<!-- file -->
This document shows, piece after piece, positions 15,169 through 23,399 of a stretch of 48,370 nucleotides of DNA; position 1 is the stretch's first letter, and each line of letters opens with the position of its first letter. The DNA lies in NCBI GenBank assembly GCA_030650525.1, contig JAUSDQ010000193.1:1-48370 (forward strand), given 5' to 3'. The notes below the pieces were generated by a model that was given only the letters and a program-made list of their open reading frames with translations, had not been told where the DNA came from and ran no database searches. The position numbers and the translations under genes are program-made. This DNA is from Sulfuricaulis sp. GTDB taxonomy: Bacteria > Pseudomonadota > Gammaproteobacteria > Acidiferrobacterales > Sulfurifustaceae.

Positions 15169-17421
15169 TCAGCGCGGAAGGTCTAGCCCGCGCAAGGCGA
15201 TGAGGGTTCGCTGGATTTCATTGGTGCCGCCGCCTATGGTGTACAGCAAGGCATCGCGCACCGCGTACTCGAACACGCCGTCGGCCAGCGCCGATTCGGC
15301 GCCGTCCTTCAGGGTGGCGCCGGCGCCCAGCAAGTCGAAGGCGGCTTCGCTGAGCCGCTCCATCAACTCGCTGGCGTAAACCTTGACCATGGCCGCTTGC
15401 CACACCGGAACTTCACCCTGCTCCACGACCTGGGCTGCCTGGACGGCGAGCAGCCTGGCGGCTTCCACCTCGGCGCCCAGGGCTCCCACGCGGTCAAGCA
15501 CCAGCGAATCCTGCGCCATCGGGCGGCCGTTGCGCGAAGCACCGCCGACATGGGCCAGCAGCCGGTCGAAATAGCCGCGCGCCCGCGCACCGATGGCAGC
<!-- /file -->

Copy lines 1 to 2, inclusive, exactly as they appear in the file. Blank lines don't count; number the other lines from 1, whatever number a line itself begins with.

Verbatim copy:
This document shows, piece after piece, positions 15,169 through 23,399 of a stretch of 48,370 nucleotides of DNA; position 1 is the stretch's first letter, and each line of letters opens with the position of its first letter. The DNA lies in NCBI GenBank assembly GCA_030650525.1, contig JAUSDQ010000193.1:1-48370 (forward strand), given 5' to 3'. The notes below the pieces were generated by a model that was given only the letters and a program-made list of their open reading frames with translations, had not been told where the DNA came from and ran no database searches. The position numbers and the translations under genes are program-made. This DNA is from Sulfuricaulis sp. GTDB taxonomy: Bacteria > Pseudomonadota > Gammaproteobacteria > Acidiferrobacterales > Sulfurifustaceae.

Positions 15169-17421